Vernard Evans v. Kathleen Sebeliu


OPINION filed [1436594] (Pages: 13) for the Court by Judge Tatel, CONCURRING OPINION (Pages: 7) by Judge Williams [11-5120]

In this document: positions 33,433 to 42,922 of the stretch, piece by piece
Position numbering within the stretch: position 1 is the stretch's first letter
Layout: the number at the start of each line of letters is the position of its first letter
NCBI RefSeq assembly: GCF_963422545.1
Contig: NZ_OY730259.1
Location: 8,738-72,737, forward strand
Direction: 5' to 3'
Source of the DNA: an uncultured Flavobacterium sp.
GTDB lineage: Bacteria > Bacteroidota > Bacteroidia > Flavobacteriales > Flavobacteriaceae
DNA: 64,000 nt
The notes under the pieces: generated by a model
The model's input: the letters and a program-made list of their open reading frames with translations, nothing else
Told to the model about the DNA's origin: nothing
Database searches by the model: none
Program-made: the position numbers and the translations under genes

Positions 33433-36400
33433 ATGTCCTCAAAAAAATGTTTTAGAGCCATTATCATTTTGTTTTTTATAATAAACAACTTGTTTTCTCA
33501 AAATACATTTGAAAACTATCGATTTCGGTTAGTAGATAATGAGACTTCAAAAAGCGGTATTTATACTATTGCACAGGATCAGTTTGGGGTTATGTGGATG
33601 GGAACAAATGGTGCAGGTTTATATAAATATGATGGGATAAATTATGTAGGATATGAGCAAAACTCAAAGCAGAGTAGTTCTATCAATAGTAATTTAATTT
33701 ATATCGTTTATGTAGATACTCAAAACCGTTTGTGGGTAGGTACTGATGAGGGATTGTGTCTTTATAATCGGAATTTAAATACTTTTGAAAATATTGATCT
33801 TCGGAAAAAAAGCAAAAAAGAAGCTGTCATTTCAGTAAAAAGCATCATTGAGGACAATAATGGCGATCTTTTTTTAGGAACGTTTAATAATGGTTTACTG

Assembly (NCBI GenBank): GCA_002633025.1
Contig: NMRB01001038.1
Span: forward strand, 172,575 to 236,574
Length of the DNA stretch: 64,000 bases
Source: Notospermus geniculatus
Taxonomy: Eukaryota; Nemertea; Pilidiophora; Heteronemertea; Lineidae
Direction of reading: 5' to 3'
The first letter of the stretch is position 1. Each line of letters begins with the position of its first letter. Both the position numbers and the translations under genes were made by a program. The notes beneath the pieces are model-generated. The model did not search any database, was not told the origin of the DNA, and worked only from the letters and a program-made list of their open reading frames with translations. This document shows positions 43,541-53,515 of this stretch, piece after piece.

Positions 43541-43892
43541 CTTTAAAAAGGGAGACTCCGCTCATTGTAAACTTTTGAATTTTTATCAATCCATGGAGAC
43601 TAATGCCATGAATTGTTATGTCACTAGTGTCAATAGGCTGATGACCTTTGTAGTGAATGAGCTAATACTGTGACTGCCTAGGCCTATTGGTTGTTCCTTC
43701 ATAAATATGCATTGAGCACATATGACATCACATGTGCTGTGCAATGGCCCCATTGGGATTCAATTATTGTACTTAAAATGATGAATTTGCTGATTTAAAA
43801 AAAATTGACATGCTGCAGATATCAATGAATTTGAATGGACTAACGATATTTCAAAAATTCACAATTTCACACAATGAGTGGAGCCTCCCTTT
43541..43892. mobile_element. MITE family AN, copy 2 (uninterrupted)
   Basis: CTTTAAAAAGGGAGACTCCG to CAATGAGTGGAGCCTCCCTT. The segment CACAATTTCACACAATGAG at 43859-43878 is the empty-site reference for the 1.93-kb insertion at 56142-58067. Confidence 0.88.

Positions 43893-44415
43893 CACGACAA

Download PDF